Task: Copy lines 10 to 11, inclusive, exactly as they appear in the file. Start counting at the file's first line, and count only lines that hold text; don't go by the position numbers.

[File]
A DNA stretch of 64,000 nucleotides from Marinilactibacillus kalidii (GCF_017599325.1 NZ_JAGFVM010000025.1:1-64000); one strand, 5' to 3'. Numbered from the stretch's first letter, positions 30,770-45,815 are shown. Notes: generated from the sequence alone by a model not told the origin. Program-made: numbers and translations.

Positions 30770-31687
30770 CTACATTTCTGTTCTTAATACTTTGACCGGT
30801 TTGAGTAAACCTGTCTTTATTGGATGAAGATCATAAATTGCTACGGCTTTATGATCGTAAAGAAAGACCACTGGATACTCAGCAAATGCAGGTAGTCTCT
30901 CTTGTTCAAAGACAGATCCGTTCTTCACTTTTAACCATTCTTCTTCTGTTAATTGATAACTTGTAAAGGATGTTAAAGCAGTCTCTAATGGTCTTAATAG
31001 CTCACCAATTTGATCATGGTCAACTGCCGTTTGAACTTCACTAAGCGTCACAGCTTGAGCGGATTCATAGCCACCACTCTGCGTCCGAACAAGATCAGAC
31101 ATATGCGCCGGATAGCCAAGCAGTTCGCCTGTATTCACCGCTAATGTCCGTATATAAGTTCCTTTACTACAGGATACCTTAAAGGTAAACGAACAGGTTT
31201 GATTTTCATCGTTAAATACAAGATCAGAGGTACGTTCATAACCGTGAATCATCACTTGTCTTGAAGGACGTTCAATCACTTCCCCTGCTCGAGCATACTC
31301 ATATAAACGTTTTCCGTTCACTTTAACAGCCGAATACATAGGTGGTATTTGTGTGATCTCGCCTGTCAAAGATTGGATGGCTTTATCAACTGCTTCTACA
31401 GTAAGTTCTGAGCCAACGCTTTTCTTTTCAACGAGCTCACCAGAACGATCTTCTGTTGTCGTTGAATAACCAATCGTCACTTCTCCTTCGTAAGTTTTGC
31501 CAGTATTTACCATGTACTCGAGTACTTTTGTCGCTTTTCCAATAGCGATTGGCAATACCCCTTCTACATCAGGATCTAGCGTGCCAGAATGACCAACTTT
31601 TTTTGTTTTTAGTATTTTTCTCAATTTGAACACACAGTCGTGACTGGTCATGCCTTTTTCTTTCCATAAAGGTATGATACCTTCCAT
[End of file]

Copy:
31401 GTAAGTTCTGAGCCAACGCTTTTCTTTTCAACGAGCTCACCAGAACGATCTTCTGTTGTCGTTGAATAACCAATCGTCACTTCTCCTTCGTAAGTTTTGC
31501 CAGTATTTACCATGTACTCGAGTACTTTTGTCGCTTTTCCAATAGCGATTGGCAATACCCCTTCTACATCAGGATCTAGCGTGCCAGAATGACCAACTTT